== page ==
Narcissism: Why It's So Rampant in Politics
Narcissist politicians don't serve the people; they serve themselves.
Leon F Seltzer Ph.D.
Evolution of the Self
Consider that two of the things narcissists most desire are money (i.e., lots of money) and power (the more the better). And these two assets can be tightly interwoven. Consider also that many of the individuals entering the political arena have already made their fortune, or inherited it. So what typically drives them is a lust for power, prestige, status, and authority. These (let's call them) "objects of admiration" not only gratify their need for self-aggrandizement by feeding their oversized ego. They also provide them with compelling evidence to confirm their sense of superiority to others—probably their most coveted need of all.
There's little question that politicians—especially those on the federal level— wield vastly more power and control than the average citizen. Moreover, privy to non-public, industry-related knowledge affords them all sorts of opportunities (blatantly unethical but not yet illegal) to substantially augment their income through "insider" trading and investments. For many of them (and here, as elsewhere, I'll resist the temptation to name names) their appetite for material riches can be insatiable. (And here, see my closely related piece "Greed" The Ultimate Addiction". )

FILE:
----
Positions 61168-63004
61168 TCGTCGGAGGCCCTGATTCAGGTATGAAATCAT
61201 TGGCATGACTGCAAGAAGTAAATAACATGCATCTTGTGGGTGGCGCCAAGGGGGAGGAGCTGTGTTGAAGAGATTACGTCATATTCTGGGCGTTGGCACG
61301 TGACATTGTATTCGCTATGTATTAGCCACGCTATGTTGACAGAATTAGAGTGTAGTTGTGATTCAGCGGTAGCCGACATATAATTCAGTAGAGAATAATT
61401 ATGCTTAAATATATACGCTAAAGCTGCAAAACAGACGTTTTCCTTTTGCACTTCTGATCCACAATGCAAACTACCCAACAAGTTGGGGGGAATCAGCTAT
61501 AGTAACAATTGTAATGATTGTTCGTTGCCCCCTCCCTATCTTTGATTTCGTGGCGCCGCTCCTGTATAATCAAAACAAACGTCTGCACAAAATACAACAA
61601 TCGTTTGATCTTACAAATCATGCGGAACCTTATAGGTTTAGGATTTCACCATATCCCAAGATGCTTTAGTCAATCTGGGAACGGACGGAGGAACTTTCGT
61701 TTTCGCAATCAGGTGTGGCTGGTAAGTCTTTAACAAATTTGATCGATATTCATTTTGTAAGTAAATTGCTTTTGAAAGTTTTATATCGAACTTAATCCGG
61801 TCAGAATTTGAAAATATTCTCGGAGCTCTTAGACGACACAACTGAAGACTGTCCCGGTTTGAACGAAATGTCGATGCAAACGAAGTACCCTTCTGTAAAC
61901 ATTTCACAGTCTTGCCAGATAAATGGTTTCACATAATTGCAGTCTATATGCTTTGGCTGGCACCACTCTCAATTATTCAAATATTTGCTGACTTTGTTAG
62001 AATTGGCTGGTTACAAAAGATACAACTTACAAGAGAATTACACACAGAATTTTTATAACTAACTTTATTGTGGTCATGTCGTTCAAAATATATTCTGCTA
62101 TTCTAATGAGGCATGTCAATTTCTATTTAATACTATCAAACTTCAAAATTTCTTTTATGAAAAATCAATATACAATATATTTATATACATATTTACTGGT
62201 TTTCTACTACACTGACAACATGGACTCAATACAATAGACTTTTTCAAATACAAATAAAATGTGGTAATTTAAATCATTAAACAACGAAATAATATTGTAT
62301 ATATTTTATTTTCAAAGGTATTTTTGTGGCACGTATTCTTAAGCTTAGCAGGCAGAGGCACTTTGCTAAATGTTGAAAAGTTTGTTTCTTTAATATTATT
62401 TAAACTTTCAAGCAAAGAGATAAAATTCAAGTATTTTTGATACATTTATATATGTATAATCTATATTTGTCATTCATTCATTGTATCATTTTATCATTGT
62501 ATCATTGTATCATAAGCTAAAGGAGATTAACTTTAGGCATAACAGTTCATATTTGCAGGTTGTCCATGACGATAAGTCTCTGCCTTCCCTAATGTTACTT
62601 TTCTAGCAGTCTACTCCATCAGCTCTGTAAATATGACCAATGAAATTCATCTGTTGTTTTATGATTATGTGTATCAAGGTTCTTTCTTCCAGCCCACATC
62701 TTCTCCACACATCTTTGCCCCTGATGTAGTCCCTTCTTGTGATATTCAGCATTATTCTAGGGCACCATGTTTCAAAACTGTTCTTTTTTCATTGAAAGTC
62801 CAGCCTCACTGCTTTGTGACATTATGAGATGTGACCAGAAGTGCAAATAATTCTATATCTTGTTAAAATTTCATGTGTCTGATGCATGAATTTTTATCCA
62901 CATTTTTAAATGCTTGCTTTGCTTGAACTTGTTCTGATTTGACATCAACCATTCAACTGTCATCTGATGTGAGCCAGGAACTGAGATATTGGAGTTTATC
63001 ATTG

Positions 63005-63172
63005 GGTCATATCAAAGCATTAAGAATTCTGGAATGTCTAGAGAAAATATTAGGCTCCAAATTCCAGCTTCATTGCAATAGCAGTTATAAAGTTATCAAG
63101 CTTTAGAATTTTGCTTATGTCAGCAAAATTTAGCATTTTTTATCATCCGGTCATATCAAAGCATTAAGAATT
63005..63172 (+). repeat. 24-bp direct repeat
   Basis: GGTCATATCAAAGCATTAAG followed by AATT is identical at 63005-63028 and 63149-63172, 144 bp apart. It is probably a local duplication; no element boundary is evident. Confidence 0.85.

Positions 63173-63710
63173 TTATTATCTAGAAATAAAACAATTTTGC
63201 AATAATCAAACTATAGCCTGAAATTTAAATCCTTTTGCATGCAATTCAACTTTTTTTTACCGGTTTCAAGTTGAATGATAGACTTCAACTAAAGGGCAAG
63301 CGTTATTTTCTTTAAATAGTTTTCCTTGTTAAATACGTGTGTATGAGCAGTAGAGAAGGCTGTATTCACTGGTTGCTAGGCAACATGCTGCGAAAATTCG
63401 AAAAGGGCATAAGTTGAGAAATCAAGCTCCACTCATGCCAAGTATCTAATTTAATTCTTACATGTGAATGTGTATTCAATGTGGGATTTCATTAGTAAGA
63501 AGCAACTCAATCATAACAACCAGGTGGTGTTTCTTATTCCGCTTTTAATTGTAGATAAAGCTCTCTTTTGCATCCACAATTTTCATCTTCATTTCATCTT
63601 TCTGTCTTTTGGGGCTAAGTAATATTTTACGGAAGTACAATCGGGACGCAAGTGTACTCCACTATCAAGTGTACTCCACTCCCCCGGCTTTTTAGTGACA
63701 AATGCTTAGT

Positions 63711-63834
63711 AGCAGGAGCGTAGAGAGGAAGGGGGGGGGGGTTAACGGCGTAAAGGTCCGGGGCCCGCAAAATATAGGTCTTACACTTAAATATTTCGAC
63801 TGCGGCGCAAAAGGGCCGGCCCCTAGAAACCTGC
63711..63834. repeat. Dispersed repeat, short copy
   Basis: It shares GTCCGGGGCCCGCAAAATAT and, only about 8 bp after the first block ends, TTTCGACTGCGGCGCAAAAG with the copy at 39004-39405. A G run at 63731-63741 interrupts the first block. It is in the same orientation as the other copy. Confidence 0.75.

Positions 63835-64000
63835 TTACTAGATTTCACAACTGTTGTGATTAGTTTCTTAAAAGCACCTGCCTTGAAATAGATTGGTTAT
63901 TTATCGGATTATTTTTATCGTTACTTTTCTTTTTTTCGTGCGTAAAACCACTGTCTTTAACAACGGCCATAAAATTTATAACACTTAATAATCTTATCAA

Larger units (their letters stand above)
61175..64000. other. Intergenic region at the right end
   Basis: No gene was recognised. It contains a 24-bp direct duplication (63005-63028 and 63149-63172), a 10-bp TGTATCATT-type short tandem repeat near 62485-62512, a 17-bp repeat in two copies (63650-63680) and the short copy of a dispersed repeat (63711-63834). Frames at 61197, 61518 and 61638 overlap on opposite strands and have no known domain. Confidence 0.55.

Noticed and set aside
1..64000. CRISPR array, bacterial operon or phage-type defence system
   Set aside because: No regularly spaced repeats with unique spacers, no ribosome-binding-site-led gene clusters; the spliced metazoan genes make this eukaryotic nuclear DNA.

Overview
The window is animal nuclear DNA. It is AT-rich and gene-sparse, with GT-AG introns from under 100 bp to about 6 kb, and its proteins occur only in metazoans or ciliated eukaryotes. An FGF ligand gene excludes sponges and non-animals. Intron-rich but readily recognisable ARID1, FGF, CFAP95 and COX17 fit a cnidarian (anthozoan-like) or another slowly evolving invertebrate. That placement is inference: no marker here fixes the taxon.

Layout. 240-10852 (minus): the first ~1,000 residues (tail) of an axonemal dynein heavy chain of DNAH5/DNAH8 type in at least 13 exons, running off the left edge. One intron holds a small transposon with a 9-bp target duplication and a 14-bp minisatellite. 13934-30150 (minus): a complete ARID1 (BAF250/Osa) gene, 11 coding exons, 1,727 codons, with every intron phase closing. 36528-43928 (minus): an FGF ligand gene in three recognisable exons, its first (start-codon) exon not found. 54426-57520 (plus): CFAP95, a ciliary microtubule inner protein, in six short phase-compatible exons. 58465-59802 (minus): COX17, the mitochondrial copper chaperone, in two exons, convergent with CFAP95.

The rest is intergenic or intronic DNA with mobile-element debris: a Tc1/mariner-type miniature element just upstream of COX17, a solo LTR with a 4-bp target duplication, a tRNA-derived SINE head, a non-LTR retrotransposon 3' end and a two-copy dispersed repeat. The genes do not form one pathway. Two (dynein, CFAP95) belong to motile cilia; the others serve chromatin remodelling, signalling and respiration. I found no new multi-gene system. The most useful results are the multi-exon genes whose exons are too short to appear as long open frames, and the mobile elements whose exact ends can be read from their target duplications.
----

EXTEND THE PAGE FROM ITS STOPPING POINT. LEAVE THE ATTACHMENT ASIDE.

And this boundless appetite helps explain why it's not uncommon for them to leave office with far more wealth than when they entered it. At times the liberty that some of them can't resist taking with the public trust is so flagrant that (moralistically kicking and screaming) they actually end their careers behind bars.